Background: Atherosclerotic intracranial arterial stenosis is an important cause of stroke. Warfarin is commonly used in preference to aspirin for this disorder, but these therapies have not been compared in a randomized trial.
Methods: We randomly assigned patients with transient ischemic attack or stroke caused by angiographically verified 50 to 99 percent stenosis of a major intracranial artery to receive warfarin (target international normalized ratio, 2.0 to 3.0) or aspirin (1300 mg per day) in a double-blind, multicenter clinical trial. The primary end point was ischemic stroke, brain hemorrhage, or death from vascular causes other than stroke.
Results: After 569 patients had undergone randomization, enrollment was stopped because of concerns about the safety of the patients who had been assigned to receive warfarin. During a mean follow-up period of 1.8 years, adverse events in the two groups included death (4.3 percent in the aspirin group vs. 9.7 percent in the warfarin group; hazard ratio for aspirin relative to warfarin, 0.46; 95 percent confidence interval, 0.23 to 0.90; P=0.02), major hemorrhage (3.2 percent vs. 8.3 percent, respectively; hazard ratio, 0.39; 95 percent confidence interval, 0.18 to 0.84; P=0.01), and myocardial infarction or sudden death (2.9 percent vs. 7.3 percent, respectively; hazard ratio, 0.40; 95 percent confidence interval, 0.18 to 0.91; P=0.02). The rate of death from vascular causes was 3.2 percent in the aspirin group and 5.9 percent in the warfarin group (P=0.16); the rate of death from nonvascular causes was 1.1 percent and 3.8 percent, respectively (P=0.05). The primary end point occurred in 22.1 percent of the patients in the aspirin group and 21.8 percent of those in the warfarin group (hazard ratio, 1.04; 95 percent confidence interval, 0.73 to 1.48; P=0.83).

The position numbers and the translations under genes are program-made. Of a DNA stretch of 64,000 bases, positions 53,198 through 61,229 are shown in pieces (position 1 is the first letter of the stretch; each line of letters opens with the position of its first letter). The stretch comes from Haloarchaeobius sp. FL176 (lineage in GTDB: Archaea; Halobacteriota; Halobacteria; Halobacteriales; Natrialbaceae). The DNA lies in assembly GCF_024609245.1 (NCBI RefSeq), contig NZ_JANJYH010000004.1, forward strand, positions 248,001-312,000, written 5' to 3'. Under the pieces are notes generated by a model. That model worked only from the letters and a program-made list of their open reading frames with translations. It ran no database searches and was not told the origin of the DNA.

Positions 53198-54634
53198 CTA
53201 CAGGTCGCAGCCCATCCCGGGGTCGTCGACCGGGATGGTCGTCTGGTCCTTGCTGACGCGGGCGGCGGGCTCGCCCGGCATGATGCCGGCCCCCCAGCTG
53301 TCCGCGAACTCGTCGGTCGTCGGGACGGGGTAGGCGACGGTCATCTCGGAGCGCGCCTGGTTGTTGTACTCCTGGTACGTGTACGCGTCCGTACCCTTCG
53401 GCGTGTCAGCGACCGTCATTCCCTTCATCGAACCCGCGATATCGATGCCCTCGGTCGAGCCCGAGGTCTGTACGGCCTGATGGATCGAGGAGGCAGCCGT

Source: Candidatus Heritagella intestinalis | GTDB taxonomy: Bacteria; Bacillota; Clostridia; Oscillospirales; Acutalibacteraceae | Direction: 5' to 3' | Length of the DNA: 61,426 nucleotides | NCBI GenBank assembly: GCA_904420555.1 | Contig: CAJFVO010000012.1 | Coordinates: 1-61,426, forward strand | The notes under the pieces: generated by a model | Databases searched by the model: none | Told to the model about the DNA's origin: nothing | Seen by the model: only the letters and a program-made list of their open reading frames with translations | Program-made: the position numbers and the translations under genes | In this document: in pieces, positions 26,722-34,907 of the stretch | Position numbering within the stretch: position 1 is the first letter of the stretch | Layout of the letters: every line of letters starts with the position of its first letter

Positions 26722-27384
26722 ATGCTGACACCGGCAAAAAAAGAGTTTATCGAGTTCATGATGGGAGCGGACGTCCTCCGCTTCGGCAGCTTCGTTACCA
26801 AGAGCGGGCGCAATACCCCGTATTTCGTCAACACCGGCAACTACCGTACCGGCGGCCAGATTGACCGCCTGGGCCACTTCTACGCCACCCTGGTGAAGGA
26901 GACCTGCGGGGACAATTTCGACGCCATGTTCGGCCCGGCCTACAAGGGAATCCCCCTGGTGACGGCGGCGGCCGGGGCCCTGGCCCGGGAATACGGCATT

Conclusions: Warfarin was associated with significantly higher rates of adverse events and provided no benefit over aspirin in this trial. Aspirin should be used in preference to warfarin for patients with intracranial arterial stenosis.
Copyright 2005 Massachusetts Medical Society.